Planned Pooling with Variegated Yarn
Planned Pooling you say? What is it? Surely it isn’t a group of moms bringing our kids to the local pool for a quick dip.
Like a firestorm of fury in the crochet world, this concept really isn’t new but the attention to it over the past few days has got people like me to wake up as the results online have been stunning. In fact, some of examples on The Crochet Crowd have been stellar!
Resources I Looked at When Researching This:
- Repeat Crafter Me
- Twist Collective – Knitting Resource
- Crochet Spot
- All Crafts Channel
- Planned Pooling Pinterest
- Yarn Pooling Demo – Ravelry
- Google Images – Crochet Yarn Pooling
- Quick Guide to Color Pooling by Red Heart
- This Southern Girl Can – Planned Pooling
- CrochetChiq – Tutorial Video
- Glamor4You – Tutorial Video
- Crochet Jewel – Tutorial Video
- Yolanda Soto Lopez – Tutorial Video
Our Laura Jean first jumped on this a couple weeks ago. She struggled to get a design going and it took her 9 tries. She kept changing her hook and finally got it but the hook size was smaller than recommended. For myself, I tried this 6 times and I couldn’t get it to work. I used the exact same yarn and hook as Laura Jean and it just wouldn’t work.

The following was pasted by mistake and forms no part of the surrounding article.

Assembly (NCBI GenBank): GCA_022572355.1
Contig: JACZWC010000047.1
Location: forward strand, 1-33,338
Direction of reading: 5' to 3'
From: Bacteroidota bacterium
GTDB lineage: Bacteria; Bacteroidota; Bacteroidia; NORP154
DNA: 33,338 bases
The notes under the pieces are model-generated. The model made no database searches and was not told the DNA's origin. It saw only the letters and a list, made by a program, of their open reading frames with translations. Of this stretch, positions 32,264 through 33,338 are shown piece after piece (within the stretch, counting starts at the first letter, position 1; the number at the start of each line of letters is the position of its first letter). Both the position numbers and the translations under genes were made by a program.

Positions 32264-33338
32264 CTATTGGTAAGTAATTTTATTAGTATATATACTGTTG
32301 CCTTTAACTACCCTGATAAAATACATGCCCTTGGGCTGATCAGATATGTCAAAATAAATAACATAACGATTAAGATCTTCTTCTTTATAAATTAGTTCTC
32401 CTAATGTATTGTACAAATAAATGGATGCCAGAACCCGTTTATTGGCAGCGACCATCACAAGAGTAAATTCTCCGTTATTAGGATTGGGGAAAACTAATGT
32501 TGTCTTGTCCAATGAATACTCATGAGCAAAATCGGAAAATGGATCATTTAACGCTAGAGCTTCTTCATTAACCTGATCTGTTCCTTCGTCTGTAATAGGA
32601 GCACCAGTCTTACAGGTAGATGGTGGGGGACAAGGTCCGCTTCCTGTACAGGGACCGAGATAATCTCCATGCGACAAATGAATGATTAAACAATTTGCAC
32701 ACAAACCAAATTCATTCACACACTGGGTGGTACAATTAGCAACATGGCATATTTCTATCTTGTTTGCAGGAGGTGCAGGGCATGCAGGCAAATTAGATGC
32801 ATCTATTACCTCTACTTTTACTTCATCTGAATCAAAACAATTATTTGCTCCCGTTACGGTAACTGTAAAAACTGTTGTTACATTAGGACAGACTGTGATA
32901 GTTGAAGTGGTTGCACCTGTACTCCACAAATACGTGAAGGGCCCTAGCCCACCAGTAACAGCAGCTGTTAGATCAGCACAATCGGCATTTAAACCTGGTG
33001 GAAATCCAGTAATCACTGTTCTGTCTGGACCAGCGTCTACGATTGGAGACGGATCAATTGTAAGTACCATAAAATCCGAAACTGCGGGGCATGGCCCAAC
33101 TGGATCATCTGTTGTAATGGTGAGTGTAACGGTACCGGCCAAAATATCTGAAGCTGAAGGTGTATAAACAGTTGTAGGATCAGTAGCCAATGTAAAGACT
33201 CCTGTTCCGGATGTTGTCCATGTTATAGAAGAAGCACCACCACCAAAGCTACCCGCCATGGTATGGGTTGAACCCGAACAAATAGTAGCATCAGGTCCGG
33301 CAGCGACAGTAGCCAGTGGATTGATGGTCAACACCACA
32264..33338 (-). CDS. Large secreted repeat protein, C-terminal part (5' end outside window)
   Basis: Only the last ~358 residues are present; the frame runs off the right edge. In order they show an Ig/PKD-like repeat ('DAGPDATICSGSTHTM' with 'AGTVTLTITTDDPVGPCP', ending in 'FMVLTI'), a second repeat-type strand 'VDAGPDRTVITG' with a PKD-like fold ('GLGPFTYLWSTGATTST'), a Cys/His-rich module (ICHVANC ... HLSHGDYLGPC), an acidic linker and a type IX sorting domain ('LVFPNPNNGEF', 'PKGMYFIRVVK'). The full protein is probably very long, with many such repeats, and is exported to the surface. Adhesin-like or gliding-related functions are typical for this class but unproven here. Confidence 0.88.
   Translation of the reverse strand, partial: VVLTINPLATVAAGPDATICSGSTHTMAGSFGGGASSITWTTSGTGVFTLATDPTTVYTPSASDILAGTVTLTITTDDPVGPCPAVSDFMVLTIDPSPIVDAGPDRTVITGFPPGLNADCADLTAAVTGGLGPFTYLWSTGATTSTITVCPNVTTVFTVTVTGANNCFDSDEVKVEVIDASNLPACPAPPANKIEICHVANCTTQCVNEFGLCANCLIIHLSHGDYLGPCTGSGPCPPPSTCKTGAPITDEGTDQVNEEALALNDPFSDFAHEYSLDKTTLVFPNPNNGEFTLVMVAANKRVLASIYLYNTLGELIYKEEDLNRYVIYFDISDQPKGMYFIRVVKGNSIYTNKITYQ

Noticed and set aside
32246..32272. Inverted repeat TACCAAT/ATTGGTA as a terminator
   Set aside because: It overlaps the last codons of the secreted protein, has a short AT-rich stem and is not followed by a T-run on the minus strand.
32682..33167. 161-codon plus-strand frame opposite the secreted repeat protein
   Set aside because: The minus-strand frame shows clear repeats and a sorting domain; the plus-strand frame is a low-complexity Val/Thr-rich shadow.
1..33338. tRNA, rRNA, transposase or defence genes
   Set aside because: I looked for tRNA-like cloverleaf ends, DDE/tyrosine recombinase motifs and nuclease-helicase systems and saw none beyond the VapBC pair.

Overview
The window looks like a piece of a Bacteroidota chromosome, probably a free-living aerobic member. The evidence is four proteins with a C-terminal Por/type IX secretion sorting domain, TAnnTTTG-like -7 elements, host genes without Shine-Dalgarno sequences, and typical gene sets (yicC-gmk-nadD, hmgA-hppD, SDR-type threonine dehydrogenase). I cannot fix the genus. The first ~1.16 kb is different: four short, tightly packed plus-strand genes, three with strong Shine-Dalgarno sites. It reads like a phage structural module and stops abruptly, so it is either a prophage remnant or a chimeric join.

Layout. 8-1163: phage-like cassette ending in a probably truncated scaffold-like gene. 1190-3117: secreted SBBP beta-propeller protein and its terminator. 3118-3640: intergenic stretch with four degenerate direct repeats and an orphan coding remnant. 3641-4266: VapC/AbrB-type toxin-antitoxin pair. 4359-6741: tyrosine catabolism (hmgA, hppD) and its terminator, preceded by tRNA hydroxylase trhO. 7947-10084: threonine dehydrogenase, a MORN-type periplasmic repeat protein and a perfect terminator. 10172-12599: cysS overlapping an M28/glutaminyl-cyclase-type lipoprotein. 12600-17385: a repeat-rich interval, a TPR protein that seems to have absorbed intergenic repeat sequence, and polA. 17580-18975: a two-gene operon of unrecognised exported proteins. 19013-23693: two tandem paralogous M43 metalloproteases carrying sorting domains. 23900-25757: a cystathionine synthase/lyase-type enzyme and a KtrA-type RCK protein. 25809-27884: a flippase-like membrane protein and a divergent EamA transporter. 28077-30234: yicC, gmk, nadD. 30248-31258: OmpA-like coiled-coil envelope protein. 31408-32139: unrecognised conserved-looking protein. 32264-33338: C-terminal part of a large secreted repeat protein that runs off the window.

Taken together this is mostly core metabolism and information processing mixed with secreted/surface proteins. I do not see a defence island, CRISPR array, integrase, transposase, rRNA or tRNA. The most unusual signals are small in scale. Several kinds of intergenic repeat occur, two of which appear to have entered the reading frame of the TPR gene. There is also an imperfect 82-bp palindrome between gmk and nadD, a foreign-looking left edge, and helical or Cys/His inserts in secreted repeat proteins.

The common denominator of the success is the stitch counts to start. It’s certainly agreed upon the resources that the moss stitch is the way to go. Some call the same stitch by other names but it’s still the same.
We realized that we have to cycle through the colour scheme and be one stitch off so that the colours can shift by one stitch in this design. Many of the resources are telling us to concentrate on the stitch counts. But in the same brand of yarn, the length of the repeat cycle of colour may be difference and the lengths of the colours may be different. This means, you cannot have the same thing across multiple brands and colour schemes.
Glamour4You YouTube Tutorial solved the issues by a simple way to adapt on the fly. It solved the issues of trying to cycle through without knowing the counts and just undoing the chain at the end of unused chains was brilliant. The technique by the host literally flipped the lid open to making this concept inclusive to all with different tensions.
For the record, I never stated I created this concept but I did research. If any credit is to be extended for the conceptual execution, it should be to Glamour4You. She is a great host and is a worthy YouTube Channel to subscribe to.